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Charles Eliot Norton

Charles Eliot Norton, circa 1903
Born November 16, 1827(1827-11-16)
Cambridge, Massachusetts
Died October 21, 1908
Cambridge, Massachusetts
Occupation Art history professor, literary scholar

Charles Eliot Norton, (November 16, 1827 - October 21, 1908) was a leading American author, social critic, and professor of art. He was a militant idealist, a progressive social reformer, and a liberal activist whom many of his contemporaries considered the most cultivated man in the United States.[1]

Contents

Biography

Norton was born at Cambridge, Massachusetts. His father, Andrews Norton (1786-1853) was a Unitarian theologian, and Dexter professor of sacred literature at Harvard; his mother was Catherine Eliot, and Charles William Eliot, president of Harvard, was his cousin.

Norton graduated from Harvard in 1846, and started in business with an East Indian trading firm in Boston, travelling to India in 1849. After a tour in Europe, where he was influenced by John Ruskin and pre-Raphaelite painters, he returned to Boston in 1851, and devoted himself to literature and art. He translated Dante's Vita Nuova (1860 and 1867) and the Divina Commedia (1891-91-92), 3 vols.). He worked tirelessly as secretary to the Loyal Publication Society during the Civil War, communicating with newspaper editors across the country, including the journalist Jonathan Baxter Harrison who became a lifelong close friend.[2]. From 1864 to 1868, he edited the highly influential magazine North American Review, in association with James Russell Lowell. In 1861 he and Lowell helped Henry Wadsworth Longfellow in his translation of Dante and in the starting of the informal Dante Club. In 1862 Norton married Susan Sedgwick.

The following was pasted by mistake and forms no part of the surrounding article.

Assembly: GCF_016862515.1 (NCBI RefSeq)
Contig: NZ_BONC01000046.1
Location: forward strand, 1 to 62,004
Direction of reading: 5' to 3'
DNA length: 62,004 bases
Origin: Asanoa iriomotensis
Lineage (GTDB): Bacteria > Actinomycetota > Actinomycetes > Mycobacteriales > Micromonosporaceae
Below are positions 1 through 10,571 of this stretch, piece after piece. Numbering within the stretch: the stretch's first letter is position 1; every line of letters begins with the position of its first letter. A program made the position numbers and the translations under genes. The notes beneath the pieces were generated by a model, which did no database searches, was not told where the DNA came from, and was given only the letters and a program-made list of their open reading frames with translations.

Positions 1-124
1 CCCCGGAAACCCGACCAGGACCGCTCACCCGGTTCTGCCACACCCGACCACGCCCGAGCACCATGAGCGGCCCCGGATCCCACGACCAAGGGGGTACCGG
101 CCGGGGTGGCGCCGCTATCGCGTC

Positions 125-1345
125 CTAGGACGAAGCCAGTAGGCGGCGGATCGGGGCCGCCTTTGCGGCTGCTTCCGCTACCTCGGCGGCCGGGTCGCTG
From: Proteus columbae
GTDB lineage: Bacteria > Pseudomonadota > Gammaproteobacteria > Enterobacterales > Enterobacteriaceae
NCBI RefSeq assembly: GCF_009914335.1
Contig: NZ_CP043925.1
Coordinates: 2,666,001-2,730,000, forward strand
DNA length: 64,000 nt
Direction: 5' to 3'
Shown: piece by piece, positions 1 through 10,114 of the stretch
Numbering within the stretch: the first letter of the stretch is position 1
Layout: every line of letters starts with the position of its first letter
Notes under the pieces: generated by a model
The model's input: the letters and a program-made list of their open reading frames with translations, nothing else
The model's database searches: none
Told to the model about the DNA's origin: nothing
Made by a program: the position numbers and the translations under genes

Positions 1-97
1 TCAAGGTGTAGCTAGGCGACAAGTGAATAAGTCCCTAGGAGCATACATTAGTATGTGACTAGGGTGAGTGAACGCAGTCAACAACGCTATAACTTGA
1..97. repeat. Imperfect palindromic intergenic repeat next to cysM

In 1875 he was appointed professor of the history of art at Harvard, a chair which was created for him and which he held until retirement in 1898. The Archaeological Institute of America chose him as its first president (1879-1890). From 1856 to 1874 Norton spent much time in travel and residence on the continent of Europe and in England, and it was during this period that his friendships began with Thomas Carlyle, John Ruskin, Edward FitzGerald and Leslie Stephen, an intimacy which did much to bring American and English men of letters into close personal relation. Norton had a peculiar genius for friendship, and it is on his personal influence rather than on his literary productions that his claim to fame rests. In 1881 he inaugurated the Dante Society, whose first presidents were Longfellow, Lowell and Norton himself. From 1882 onward he confined himself to the study of Dante, his professorial duties, and the editing and publication of the literary memorials of many of his friends. One of his many students at Harvard was James Loeb.